But perhaps you’re not so keen on that, preferring to believe that the Yes camp have (uniquely) figured out how to combine high public spending with low taxes. This brings us to the main field of contention in the debate: the economic prospects of a fully independent Scotland. Predictably the Yes camp is optimistic and the No camp pessimistic. Each side has been able to call down reams of statistics in its favour, and each side has been caught out making false claims.

But the reason why you might be uncertain about the economic results of independence is not only because the airwaves have been filled with various authorities making contradictory claims. It’s also because the outcome would be determined by negotiations between a separating Scotland and the remainder of the UK, which have yet to begin. In other words, plausible certainty now really isn’t possible. The contours of uncertainty, on the other hand, are clear: there’s no good reason to be confident that independence would make the Scots better off economically; there’s less good reason to be confident it would make them dramatically wealthier; and there’s some good reason to fear it would actually make them poorer. So the issue reduces to this question: Are you prepared to trust Alex Salmond’s optimism, or not?

Maybe that’s the sticking point. Your heart wants to trust him, but your head tells you not to. Yet you feel ashamed of bending the knee to ‘Project Fear’. And you wonder whether you shouldn’t just have more faith and take the brave, bold step. But let’s face it: not all faith is rational and boldness can be folly. Some things deserve to be feared. And there is more about independence that a rational voter ought to fear than the Yes camp admits.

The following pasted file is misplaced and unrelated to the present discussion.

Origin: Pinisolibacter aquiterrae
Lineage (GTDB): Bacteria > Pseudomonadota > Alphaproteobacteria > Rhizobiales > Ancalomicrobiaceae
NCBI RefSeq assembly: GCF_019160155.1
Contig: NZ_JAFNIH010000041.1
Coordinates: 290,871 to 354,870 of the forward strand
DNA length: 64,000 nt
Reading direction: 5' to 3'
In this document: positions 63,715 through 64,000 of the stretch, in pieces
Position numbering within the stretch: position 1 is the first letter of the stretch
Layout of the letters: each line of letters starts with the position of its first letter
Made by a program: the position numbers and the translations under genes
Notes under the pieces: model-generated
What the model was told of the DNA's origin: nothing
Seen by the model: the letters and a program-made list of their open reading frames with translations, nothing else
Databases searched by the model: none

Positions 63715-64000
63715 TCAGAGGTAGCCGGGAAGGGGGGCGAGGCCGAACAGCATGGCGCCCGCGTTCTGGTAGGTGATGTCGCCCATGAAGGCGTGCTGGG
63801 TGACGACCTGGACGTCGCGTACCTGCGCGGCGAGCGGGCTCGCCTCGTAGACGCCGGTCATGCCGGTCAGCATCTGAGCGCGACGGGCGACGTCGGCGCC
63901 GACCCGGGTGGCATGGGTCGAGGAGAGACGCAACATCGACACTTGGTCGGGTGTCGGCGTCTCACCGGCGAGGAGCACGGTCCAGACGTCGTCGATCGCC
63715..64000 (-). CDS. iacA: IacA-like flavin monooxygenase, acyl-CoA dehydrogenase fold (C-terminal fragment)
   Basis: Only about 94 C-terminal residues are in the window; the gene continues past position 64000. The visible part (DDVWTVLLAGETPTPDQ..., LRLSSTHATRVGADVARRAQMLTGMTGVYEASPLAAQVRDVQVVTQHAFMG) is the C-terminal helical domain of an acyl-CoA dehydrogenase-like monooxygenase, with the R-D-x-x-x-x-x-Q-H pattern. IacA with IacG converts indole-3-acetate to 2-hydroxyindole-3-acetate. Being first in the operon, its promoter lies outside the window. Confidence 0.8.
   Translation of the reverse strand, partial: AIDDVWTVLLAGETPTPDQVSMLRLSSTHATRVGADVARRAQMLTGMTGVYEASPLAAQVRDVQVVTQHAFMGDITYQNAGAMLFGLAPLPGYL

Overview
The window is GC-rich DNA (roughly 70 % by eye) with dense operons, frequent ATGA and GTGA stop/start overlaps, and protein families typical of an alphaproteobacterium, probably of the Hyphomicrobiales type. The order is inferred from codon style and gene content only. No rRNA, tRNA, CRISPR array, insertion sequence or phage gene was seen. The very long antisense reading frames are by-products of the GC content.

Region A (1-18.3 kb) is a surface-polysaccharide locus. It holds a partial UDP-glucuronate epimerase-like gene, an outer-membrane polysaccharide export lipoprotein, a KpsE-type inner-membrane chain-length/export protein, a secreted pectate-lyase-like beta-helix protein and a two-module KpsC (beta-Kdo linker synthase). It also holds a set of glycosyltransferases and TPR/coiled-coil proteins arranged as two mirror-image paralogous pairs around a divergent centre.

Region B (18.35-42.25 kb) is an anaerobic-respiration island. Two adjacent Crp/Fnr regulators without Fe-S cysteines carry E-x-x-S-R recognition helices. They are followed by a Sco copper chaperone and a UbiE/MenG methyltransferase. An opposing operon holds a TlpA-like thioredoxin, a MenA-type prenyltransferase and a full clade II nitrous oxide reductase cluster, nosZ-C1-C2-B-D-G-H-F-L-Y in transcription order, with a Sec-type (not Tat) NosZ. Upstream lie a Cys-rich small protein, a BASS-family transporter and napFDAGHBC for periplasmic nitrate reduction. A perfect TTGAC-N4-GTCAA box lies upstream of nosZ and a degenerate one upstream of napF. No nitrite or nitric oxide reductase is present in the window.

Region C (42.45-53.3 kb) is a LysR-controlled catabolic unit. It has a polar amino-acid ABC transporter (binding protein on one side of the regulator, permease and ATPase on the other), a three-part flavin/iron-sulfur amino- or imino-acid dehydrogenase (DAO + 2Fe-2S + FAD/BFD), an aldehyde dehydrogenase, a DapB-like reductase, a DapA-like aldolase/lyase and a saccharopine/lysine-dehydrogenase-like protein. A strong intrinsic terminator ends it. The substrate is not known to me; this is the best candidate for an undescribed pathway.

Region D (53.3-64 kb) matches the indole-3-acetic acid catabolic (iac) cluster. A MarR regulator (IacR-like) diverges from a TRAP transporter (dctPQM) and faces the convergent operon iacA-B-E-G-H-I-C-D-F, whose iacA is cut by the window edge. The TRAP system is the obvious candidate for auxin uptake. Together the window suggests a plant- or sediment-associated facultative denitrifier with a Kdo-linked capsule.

Again, while the Scots alone could choose separation, they alone could not dictate its terms. Another party would be involved, with its own interests to look after. And it is stretching optimism beyond credibility to pretend that the interests of a separating Scotland and the remainder of the UK would always coincide. Therefore, it is a practical certainty that an independent Scotland would not get all that it wanted in the negotiations after the vote, that it would be frustrated, and that its traditional resentment of England would deepen. At the same time, most English would feel spurned by a Yes vote, find their own national identity hardening against the Scots, and be seriously disinclined to play patsy. How far the ‘social union’ between the Scots and the English would survive the post-vote wrangling is anyone’s guess. But no one with their eyes open can presume that the high degree of trust we now take for granted will survive intact.

In sum, undecided voter, you have good reason to be unsure about ‘independence’. You also have good reason to be anxious about the economic prospects of Scotland outside the Union. At the same time, you’re right to want the Scots to be able to try and engineer a happier balance between private enterprise and public goods. But that opportunity already exists within the Union, where the Scottish Government now has the freedom to raise taxes, borrow money, and increase public spending. What’s more, some form of ‘devo-max’ is coming down the road anyway. So voting No to ‘independence’ needn’t mean you’re just plain fearful. Voting No could mean that you’re canny with Scotland’ s future.

Nigel Biggar, a native of Castle-Douglas, Kirkcudbrightshire, is Regius Professor of Moral and Pastoral Theology at the University of Oxford. 

Image from wikimedia available in the public domain.


See all

In the news

See all


See all

Get regular email updates on our latest research and events.

Please confirm your subscription in the email we have sent you.

Want to keep up to date with the latest news, reports, blogs and events from Theos? Get updates direct to your inbox once or twice a month.

Thank you for signing up.